Great, dude, but, like, what the hell does this have to do with error checking?  Well, there is also this little thing called overflow.  Overflow occurs when a calculation results in a number that has some ambiguous flags, and the program interprets the number as something that it isn’t.  For example, have you ever “glitched” a game?  In many instances, glitches are the result of overflowing, which puts strange numbers in places that the program does not expect those numbers to appear.  Glitches both cause crashes and cause glorious level-skipping, gear-acquiring, or other beneficial cheats.  In most cases, overflow is likely to cause a crash or a problem.  Have you ever had a 3D model in your game do some really crazy things?  Maybe fly across the map, distort grotesquely, or disappear?  Likely the result of some number out of the standard range expected by the engine appearing where it doesn’t belong.

THUS, ERROR CHECKING IS IMPORTANT.  There, I finally got back to where I started.  Workstations are used in business settings.  And, when it comes to CAD or 3D design, some operations take hours, or longer.  If your hardware does not have its own error checking capability, and you’re in the middle of an hours-long finite element analysis or days-long render, what happens?  Some glitch could crash the whole thing.  You could lose tons of time.  In the business environment, lost time is lost money.  So, you safeguard.  You buy components that avoid these errors by preventing them up-front.  The downside?  These components cost more.  But, if you’re legitimately making money with this workstation, the initial investment is probably worth it.

Well, that’s just, like, your opinion, man!

Workstation Components

So, what kind of components are we looking for, now?  Good question.  I’m still researching this, and trying to find an optimal solution.  At first glance, the components I would like to use are too expensive.  You will never build a true workstation for under $400.  Your best bet at that price range is to purchase a refurbished or off-lease workstation that is likely 3 or more years old.  What good will that do?  Well, if your version of Solidworks is equally old, you might be alright.  The problem then is that your old version of Solidworks will not be able to receive files from newer versions.  So, good luck with collaborating.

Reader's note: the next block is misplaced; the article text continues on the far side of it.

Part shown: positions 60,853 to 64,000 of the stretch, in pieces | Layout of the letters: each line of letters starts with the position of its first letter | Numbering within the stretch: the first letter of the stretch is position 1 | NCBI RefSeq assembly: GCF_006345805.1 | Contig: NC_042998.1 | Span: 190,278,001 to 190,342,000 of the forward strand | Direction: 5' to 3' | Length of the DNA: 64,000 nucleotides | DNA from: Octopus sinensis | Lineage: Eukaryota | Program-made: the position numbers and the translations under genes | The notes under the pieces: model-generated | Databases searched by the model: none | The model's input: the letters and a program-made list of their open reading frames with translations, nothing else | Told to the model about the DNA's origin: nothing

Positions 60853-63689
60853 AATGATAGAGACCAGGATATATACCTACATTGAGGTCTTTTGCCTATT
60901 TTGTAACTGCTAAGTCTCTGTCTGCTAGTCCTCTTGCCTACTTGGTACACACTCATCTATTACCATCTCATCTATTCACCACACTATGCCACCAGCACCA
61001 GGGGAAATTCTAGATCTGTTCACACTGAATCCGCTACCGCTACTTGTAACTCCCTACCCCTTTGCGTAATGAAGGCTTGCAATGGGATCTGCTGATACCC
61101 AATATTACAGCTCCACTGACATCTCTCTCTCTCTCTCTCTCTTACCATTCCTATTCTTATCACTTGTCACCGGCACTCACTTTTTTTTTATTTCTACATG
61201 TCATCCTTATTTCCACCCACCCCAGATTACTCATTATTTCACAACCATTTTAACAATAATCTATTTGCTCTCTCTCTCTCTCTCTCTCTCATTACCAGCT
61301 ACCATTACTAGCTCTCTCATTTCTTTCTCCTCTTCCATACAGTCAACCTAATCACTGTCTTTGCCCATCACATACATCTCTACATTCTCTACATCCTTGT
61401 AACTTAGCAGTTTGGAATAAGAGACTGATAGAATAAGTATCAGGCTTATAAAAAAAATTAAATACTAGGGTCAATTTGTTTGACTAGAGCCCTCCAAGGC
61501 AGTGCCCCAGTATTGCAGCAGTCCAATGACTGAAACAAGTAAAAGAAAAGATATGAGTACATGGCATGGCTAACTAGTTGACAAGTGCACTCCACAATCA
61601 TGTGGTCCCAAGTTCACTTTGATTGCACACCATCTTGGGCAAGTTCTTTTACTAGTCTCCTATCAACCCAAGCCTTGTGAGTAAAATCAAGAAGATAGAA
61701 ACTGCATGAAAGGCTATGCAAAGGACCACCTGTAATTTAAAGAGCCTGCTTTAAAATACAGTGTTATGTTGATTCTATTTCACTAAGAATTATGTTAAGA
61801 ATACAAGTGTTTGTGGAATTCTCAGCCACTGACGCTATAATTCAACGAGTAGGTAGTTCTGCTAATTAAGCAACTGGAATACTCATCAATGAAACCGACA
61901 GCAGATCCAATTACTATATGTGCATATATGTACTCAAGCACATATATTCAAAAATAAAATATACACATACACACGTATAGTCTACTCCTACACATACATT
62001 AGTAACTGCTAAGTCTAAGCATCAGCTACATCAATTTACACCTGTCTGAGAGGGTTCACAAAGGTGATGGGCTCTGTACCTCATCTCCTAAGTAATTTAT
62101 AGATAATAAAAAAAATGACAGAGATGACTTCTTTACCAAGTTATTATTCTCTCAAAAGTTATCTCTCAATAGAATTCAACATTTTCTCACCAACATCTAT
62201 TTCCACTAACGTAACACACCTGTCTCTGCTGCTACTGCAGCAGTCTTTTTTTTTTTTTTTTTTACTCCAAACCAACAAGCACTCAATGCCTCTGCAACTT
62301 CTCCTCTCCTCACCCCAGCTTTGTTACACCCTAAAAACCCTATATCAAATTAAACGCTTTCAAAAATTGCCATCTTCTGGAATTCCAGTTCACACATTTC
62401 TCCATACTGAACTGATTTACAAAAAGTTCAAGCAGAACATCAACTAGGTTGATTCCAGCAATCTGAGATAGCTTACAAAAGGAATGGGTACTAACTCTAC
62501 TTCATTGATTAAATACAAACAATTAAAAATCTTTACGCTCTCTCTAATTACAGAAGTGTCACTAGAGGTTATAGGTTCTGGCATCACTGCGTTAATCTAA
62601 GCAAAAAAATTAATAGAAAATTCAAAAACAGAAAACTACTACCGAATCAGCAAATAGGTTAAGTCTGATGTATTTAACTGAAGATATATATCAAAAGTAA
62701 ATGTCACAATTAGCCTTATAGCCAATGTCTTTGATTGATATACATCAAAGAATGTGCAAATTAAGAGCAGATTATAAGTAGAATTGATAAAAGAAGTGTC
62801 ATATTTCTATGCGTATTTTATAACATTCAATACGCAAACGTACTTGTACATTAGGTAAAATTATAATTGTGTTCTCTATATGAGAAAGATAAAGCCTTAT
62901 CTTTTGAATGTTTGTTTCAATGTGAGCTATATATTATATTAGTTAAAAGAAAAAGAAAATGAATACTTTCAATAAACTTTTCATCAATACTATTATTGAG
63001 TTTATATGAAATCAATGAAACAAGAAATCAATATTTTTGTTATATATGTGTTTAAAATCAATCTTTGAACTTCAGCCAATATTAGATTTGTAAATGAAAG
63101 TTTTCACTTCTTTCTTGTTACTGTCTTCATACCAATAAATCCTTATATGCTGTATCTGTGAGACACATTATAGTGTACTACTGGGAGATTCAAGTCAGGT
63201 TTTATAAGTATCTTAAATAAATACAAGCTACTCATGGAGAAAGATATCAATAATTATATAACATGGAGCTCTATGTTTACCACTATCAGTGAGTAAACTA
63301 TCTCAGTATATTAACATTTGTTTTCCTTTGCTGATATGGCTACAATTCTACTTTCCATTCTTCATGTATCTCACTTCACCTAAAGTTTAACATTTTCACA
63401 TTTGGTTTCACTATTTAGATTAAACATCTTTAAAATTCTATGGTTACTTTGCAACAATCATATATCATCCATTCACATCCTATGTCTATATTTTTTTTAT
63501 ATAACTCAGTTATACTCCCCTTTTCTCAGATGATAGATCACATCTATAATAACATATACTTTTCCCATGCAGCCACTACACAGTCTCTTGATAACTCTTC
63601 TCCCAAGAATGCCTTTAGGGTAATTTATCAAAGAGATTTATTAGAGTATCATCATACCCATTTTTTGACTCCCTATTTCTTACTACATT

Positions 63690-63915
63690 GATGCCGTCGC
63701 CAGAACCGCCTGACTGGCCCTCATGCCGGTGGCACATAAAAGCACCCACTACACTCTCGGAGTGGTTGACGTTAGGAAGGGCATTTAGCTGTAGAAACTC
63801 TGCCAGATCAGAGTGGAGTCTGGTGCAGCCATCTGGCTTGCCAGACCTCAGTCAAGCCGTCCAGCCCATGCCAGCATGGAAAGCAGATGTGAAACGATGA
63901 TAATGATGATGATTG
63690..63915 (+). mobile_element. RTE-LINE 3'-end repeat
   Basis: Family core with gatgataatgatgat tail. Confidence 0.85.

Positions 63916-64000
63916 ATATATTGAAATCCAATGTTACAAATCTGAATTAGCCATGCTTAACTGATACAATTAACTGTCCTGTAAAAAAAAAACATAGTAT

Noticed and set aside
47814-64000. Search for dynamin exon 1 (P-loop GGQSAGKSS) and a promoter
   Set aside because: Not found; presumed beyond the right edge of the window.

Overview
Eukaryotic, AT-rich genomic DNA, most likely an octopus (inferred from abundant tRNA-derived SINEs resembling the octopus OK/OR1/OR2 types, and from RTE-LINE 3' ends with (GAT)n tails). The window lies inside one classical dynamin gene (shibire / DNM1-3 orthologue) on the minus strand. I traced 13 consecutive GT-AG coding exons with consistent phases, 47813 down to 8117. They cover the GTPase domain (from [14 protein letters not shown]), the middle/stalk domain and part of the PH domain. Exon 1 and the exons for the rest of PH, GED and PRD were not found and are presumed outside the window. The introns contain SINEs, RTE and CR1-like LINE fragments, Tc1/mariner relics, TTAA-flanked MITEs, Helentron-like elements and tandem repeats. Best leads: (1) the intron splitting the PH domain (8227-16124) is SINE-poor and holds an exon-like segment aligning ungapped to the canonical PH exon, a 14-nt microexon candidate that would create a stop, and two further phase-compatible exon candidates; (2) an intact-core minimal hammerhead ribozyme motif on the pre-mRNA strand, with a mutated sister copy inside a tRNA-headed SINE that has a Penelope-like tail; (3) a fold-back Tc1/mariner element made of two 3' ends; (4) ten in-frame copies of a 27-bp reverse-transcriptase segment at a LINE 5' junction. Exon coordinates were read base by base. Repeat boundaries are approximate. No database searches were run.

At the time of this writing, 5th generation Intel chips are on their way.  I believe that they may use the same socket as the 4th generation.  If it does, then purchasing a used workstation in the near future may give you the opportunity to upgrade it later.  In other words, suffer with really old stuff now, but then suffer with just sort-of old stuff in a couple of years.  Regardless, you’re going to be laying down a bunch of money for these things.  That’s when it becomes important to actually earn money with your Workstation.


On Confidence and Experience

I learn by doing.  My family bought a Nintendo Entertainment System when I was maybe 4 or 5 years old.  I didn’t care to read the instructions.  I just plugged it in and started playing, bumping into everything and testing everything until something happened.  I recall Who Framed Roger Rabbit being particularly challenging.  That same methodology has been with me ever since.


This is both good and bad.  I was validated last week by my Microprocessor Apps professor.  A student asked him a “what if” question regarding a program in assembly.  He took it as an opportunity to show a few different approaches.  Of course, we found limitations in the platform this way.  We were bumping into everything.  Then, finally, after re-writing the code several times, we found a method that worked.  He then told us, “this is the process of engineering.”  You cannot be afraid of the many, many failures you will have.  You just have to keep pressing until you figure out what works.  In this way, my methodology is good.